Stephanie Rosenbloom takes on four cities to try to (re)discover the pleasure of solo travel - Paris, Istanbul, Florence, and New York City (where she lives.) I truly loved her ruminations and observations along the way, and feel like buying this for every friend who travels solo, whether that is a luxury of retirement or a necessit

    "When preparing for a trip, we can read about architecture and restaurants. But what ultimately breathes life into the daydreams of anticipation are the people we encounter when we're actually there."
    The Paris section seemed to be about the little secrets hidden everywhere if you notice them, while the Istanbul section seemed to be more about the people, whether or not she interacted them. Sometimes their mere presence (and noticing them) would alter her experience.

    She also talks about anticipation, which I've discovered is sometimes my favorite part of a trip (she also balances this by frequently reminding the reader not to be wedded to an itinerary; to allow for discovery).
    "To anticipate is to court joy, to fall in love with a place the way it is in a book or a movie or an Eartha Kitt song. But to stay open to the unexpected is to embrace anticipation - to know that it serves its purpose before the journey begins and must then be set aside for reality, for whatever beautiful, strange, unpredictable thing awaits when we step off the ferry."
    Occasionally, Rosenbloom highlights terms that other cultures use to describe travel, from the Japanese wabi-sabi (seeing beauty in imperfection/impermanence) and the Turkish huzun (communal melancholy) - one more way of noticing, by putting on new eyes.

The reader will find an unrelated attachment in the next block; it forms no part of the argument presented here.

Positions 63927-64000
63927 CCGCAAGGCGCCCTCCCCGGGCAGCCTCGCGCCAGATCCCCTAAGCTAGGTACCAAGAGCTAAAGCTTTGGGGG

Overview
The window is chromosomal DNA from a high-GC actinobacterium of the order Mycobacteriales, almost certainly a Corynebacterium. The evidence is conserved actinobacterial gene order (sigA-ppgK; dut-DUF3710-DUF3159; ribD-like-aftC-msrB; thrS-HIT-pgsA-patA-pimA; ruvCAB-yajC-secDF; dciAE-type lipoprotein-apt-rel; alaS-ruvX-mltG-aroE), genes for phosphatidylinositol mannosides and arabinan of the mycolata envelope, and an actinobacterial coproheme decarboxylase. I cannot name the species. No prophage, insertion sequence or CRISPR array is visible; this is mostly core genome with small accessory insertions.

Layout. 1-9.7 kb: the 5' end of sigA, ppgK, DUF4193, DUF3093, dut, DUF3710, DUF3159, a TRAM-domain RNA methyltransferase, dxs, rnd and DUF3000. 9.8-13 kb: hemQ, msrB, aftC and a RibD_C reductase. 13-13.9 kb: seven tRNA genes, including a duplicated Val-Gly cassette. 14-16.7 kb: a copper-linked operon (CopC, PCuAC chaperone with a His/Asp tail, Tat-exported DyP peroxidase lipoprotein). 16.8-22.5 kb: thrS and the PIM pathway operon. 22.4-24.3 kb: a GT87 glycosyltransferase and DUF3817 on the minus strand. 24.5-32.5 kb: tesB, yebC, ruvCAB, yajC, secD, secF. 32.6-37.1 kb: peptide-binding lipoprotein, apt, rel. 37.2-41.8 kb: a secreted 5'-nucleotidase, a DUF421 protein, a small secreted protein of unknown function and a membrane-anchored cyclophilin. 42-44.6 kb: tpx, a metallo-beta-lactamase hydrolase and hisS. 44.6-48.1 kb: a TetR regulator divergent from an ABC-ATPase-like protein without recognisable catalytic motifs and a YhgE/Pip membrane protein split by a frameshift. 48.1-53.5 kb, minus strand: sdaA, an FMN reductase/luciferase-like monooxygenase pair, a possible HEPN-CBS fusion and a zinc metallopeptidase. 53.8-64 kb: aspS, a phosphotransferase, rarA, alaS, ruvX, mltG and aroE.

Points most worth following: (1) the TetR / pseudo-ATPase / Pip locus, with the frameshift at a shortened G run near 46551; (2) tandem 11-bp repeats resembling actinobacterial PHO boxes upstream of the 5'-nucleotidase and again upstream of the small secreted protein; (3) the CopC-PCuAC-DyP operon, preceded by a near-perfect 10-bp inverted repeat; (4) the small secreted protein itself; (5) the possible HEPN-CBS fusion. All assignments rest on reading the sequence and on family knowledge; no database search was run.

At the end, Rosenbloom includes suggestions for how to learn to be more comfortable talking with strangers, tips for safety while traveling, and other resources.

    Thanks to the publisher for providing a copy through Edelweiss.. I first discussed the book after a round of book speed dating on Reading Envy Podcast Episode 120, and knew I'd want to finish it. It came out June 5, 2018. ...more

  • Rosie Amber

    3.5 stars

    Alone Time is a non-fiction memoir of self-discovery. The author believes that the single person, as a commodity, is a growing market particularly for travel and dining alone, whilst time alone is good for the soul: it can reduce stress, lessen anger and provide the opportunity to be reflective.

    With this in mind Stephanie Rosenbloom travelled to four cities to explore and experience them through solo travel. Paris in June, Istanbul in summer, Florence in autumn and New York in winter. S
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  • Miko Lee

    A solo woman’s travelogue through parts of Europe. Bits of research and history are added to the tales but overall a bit dry.

  • Theresa

    Travel Alone Insights

    This book spoke to me as I already spend a lot of time alone and I enjoy discovering new places on my own. Her tips and tricks on how to approach a new city or a familiar one are spot on. The joy of new places on ones own is worth a try for anyone who hasn’t done it.

  • Alison

    Could have and should have been so good! But there was a reminder every few paragraphs about what she wanted the reader to think about, rather than letting the reader think.